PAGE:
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Rapid Reaction: Cal 31, Northwestern 24

After a brutal first half, Northwestern mounted a comeback that ultimately fell short.

David Banks

What happened:

It was supposed to be a day in which the questions surrounding Northwestern would officially end. At the start of the week, the Wildcats were 13-point favorites over Cal, a 1-11 team they beat last season. By game time, the line shifted to just 8 points and, early on, the Golden Bears showed why it may have.

On the opening drive, Cal marched down the field with a long 16-play drive, ending in a Bryce Treggs touchdown from quarterback Jared Goff. Cal moved the ball really efficiently down the field, keeping Northwestern off balance by using both Goff, a more traditional quarterback, and Luke Rubenzer, a player more adept to running.

Cal scored again on its next possession, an 11-play drive that ended with another Goff touchdown pass, this time to Kenny Lawler, putting the Golden Bears up by 14 at the end of the first quarter.

After Cal tacked on a field goal, the Golden Bears were driving again in Northwestern territory. Then, safety Ibraheim Campbell made a diving interception as Rubenzer tried to throw the ball away. Northwestern capitalized as quarterback Trevor Siemian found wideout Cameron Dickerson on a slant. Dickerson took it 54 yards to the end zone.


Northwestern's glory didn't last long as Goff found Trevor Davis for a 76-yard score on the very first play of Cal's next possession as Cal took a 24-7 lead into the half.

After a three-and-out on Northwestern's first drive of the second half, Cal went on another 11-play drive that ended in a touchdown following a big fourth-down conversion.

Down 31-7, Northwestern's offense was finally able to sustain some success, moving the ball on a 12-play, 72-yard drive that ended in a Justin Jackson rushing touchdown, the first of the freshman's career.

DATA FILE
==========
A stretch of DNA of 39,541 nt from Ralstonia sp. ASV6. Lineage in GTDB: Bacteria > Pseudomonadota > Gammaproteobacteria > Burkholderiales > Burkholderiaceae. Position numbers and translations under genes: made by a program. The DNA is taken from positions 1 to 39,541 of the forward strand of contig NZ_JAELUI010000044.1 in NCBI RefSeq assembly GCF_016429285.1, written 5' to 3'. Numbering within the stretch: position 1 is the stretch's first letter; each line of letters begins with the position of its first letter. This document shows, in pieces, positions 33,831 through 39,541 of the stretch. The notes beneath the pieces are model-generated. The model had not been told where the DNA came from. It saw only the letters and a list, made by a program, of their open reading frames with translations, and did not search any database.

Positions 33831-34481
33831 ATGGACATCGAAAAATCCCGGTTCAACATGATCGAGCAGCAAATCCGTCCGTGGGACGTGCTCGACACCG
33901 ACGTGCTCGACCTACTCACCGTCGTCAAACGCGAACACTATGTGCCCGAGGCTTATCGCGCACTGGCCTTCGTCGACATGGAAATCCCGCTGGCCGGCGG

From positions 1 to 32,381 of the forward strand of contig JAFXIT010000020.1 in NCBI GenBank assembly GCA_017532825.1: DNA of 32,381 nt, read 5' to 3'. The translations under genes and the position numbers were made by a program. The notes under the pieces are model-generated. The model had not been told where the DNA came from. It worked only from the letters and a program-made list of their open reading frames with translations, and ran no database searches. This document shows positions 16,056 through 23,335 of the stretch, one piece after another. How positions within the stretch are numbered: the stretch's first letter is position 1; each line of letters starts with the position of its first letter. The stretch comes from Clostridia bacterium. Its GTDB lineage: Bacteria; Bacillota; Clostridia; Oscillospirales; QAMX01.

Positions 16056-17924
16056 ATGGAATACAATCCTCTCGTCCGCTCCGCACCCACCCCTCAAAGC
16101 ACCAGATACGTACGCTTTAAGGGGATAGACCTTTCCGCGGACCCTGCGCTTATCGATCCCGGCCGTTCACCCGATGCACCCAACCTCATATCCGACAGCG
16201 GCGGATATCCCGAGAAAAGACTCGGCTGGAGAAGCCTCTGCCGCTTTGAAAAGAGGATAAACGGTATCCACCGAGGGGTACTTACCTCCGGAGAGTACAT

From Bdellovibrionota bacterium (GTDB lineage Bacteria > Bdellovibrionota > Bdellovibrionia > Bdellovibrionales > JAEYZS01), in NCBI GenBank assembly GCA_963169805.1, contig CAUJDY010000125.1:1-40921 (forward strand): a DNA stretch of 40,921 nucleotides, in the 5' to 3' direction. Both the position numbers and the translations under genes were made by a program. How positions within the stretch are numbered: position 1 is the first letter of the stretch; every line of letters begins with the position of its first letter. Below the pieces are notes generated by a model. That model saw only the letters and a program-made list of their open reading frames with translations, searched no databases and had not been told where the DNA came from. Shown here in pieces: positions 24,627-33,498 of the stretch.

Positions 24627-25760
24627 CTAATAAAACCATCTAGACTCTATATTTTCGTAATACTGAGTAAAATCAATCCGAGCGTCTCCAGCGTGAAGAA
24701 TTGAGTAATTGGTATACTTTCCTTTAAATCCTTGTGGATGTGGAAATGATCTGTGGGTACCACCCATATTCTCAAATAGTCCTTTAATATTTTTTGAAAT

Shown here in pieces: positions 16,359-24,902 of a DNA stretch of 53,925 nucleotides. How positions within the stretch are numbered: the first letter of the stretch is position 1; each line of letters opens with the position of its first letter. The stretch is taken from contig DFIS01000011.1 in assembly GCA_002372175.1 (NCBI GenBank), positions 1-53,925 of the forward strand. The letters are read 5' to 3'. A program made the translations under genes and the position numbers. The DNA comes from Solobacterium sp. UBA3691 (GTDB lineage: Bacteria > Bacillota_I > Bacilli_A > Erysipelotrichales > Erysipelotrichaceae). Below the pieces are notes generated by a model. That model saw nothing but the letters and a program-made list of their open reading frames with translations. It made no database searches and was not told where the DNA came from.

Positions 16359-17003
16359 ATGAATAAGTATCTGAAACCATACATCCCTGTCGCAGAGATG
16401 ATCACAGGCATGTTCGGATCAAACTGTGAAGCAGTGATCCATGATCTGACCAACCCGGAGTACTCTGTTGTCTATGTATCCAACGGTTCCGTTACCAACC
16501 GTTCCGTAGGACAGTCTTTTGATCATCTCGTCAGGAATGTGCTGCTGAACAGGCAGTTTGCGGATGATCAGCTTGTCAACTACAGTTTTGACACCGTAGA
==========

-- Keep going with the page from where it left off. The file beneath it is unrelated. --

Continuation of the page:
On the very next possession, with Cal pinned in their own zone, Collin Ellis intercepted Goff on swing pass, giving Northwestern a huge opportunity inside their opponent's 20-yard line.


While Northwestern had done nothing to inspire any creativity in its play calling, that all changed when Siemian threw a backwards pass to superback Jayme Taylor, who lofted it back to Siemian, who ran it in for one of the more unorthodox touchdowns Northwestern fans may have ever seen.

That score put the Wildcats within 10 with momentum shifting heading into the fourth quarter. After trading empty possessions, Northwestern took over at its own 34 yard-line. The Wildcats took a well-orchestrated drive down to the Cal 8, where it stalled. A short Jack Mitchell field goal cut Cal's lead to just seven at 31-24 with 5:18 left in the game.

Getting the ball just about minute later after a Cal punt, Northwestern picked up a couple of first downs, but was intercepted on a third down pass intended for Pierre Youngblood-Ary in Cal territory. Cal picked up a couple first downs and sealed the seven-point victory.

What went right:

Northwestern's tandem of true freshman tailbacks -- Justin Jackson and Solomon Vault -- was really one of the few bright spots for the Wildcats. In a bit of a surprise, Jackson received the season's first carry and Vault got the second after it was expected that incumbent starter Treyvon Green would see the first touches. Green finished with the most carries, but Jackson led the team with 40 rushing yards on just eight carries and Vault added 25 yards on five carries. Green, in contrast, averaged just 2.8 yards per carry in the game.

What went wrong:

Well, a lot. The defense couldn't stop Cal at all in the first half but did slow down the Golden Bears in the second half to give the Wildcats a chance for the comeback. Jared Goff picked on cornerback Nick VanHoose all day, beating him for a couple early touchdowns. Traveon Henry also took a really, really bad angle on a long Goff touchdown pass.

It was a really sloppy day for the defense as a whole as Cal racked up 414 yards of total offense with 275 of them coming in the first half. The adjustments made at the intermission were encouraging, but Northwestern's defense will need to put together a complete game to avoid falling into major holes.